Just as a throwaway towards a very basic and typical "Nacho" with some good technique twists:  Start by browning some onions lightly along with some fire roasted, peeled seeded and coarsely chopped jalapenos; add flour and cook the raw off it.  Add a chopped canned chipotle (for smokiness, sweetness and heat), along with some of the adobo (for complexity).  Add chicken stock with a healthy splash of beer, pinch of dry or dijon mustard (cheese loves mustard), raise the heat to max and cook until the "veloute" completely thickens (to about nappe stiffness) -- usually about three minutes on the boil, stirring (or whisking) as you go.  Reduce to a bare simmer, add grated pepper jack, and a decent sharp cheddar (50/50), and stir (or whisk) as it melts to keep everything smooth.  When the cheese melted, I'd season with a few splashes of hot sauce (to taste) and stir in a bit of chopped cilantro for color and freshness.  

 

If you're sharing with someone who doesn't like chili heat, limit or omit the jalapeno and/or substitute fire-roasted and peeled poblano for it.

 

Hope this helps,

BDL


Edited by boar_d_laze - 6/15/12 at 8:14am
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post #37 of 43

1/4 pound cheddar

1/4 pound monterey jack

2 tablespoons flour

1/8 pound cream cheese

1/2 cup cream or beer

 

toss cheddar and jack with flour

combine cream and cream cheese, put on low heat, when warm slowly add remaining ingredients while stirring

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post #38 of 43

Chef,

1/4 pound cheddar

1/4 pound monterey jack

2 tablespoons flour

1/8 pound cream cheese

1/2 cup cream

 

toss cheddar and jack with flour

combine cream and cream cheese, put on low heat, when warm slowly add remaining ingredients while stirring

No offense, but no seasoning or aromatics at all?  Wouldn't this be incredibly bland?

 

BDL

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post #39 of 43

It is a rough guideline off the top of my head. Seasonings and flavorings would be up to Koukouvagia, whom I figure is more than up to the task. I am suprised you couldn't figure that out.

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post #40 of 43
Quote:
Originally Posted by boar_d_laze View Post


Just as a throwaway towards a very basic and typical "Nacho," I think I'd start by browning some onions lightly along with some fire roasted, peeled seeded and coarsely chopped jalapenos; add flour and cook the raw off it.  Add chicken stock with a healthy splash of beer, and cook until the "veloute" completely thickened (to about nappe stiffness).  Add grated pepper jack, and a decent sharp cheddar (50/50), and stir (or whisk) as it melted to keep everything smooth.  When the cheese melted, I'd season with a few splashes of hot sauce and add some chopped cilantro for color and freshness.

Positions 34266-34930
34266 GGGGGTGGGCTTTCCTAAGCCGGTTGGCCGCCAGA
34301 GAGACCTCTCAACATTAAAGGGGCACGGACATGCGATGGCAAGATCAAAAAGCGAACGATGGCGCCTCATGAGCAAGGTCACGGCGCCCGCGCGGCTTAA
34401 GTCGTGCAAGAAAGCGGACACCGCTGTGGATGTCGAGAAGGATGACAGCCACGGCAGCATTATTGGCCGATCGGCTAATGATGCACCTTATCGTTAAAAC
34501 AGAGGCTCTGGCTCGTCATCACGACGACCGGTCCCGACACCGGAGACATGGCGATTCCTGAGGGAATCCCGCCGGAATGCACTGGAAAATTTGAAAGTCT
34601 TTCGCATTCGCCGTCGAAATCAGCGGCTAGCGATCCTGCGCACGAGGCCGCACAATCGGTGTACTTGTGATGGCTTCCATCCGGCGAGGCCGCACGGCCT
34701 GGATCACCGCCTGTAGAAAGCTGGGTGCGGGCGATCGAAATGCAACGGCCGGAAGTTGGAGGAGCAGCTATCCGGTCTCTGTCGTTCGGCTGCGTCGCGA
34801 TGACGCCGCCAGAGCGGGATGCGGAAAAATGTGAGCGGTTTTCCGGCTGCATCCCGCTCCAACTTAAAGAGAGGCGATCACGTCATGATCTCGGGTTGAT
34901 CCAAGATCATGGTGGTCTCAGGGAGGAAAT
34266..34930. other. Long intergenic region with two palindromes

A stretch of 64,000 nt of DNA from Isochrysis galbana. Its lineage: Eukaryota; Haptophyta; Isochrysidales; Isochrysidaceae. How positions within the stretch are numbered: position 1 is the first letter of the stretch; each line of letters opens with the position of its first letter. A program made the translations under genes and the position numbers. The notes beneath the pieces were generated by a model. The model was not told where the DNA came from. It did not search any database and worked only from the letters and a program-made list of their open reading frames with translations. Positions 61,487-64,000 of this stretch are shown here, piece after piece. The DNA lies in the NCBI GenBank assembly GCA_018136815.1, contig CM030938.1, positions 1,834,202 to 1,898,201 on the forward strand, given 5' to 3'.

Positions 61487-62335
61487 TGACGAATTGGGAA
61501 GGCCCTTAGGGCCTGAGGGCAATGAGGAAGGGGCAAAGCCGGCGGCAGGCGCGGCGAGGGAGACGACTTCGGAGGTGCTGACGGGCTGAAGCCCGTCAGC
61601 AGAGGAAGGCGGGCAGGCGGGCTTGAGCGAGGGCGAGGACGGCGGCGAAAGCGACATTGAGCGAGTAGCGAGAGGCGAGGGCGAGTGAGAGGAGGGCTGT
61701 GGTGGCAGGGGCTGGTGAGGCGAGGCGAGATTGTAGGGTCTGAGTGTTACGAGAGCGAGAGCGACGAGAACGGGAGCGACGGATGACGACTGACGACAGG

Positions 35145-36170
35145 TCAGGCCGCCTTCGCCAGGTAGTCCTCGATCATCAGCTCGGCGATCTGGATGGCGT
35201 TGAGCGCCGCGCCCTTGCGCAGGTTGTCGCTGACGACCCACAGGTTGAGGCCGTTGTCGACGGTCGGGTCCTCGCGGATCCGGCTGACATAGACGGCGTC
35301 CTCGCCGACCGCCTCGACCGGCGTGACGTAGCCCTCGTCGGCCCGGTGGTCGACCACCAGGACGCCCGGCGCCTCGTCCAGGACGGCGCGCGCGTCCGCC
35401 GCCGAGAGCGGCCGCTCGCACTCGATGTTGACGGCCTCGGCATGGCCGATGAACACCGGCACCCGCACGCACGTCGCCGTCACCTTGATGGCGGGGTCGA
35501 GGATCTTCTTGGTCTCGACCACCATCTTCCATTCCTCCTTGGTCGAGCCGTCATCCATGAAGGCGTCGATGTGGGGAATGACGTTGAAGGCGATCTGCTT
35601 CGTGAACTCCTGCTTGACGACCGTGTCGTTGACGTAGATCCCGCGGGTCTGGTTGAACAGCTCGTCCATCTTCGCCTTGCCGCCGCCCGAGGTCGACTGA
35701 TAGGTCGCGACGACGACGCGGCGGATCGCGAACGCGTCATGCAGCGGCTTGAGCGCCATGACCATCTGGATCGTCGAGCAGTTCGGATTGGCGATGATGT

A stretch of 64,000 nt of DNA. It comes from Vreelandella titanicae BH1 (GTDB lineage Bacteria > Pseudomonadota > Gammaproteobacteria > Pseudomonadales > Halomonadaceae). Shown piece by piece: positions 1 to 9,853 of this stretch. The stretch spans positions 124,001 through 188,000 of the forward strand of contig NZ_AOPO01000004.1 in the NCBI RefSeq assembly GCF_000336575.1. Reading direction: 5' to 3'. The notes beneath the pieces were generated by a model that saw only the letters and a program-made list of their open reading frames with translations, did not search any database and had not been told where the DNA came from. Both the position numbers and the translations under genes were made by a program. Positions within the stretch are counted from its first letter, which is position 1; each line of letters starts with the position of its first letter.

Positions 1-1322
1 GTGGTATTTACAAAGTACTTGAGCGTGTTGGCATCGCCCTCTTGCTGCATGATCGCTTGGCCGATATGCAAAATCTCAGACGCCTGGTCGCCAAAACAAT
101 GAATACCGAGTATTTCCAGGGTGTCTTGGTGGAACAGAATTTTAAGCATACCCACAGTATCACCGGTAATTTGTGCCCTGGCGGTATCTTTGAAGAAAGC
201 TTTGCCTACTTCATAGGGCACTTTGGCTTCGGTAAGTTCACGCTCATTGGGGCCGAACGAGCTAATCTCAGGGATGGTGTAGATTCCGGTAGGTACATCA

Good ideas, and similar to what I posted about a Mornay style sauce. I want to point out that how much flour you use is dependent on how much cheese you want to add. You can't add as much cheese with less flour or the sauce breaks. So you need some inkling of cheese impact in mind early on when you're adding and cooking out the flour.

And a squirt of lime juice would be something I think I'd add as well.
post #41 of 43
Thread Starter 

crazy.gif

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post #42 of 43

BDL is right, to each there own, but that first recipe BDL posted sounds awesome!  nothing better then rousted jalapenos!

post #43 of 43

If you make a bechamel (with butter, flour and milk) sauce and add cheddar or whatever will separate because of the high fat content.  On nachos I just melt grated marble cheese over them.  For a nacho cheese dip, I have used whole milk, cornstarch, chili flakes and dried cheese powder from the bulk food section of the grocery store.  Has good consistency and colour.  Velveeta is the easiest way to go for dip,  I have never put a cheese sauce over nachos, only melted in the oven.  I once use Campbell's concentrated cheddar cheese soup.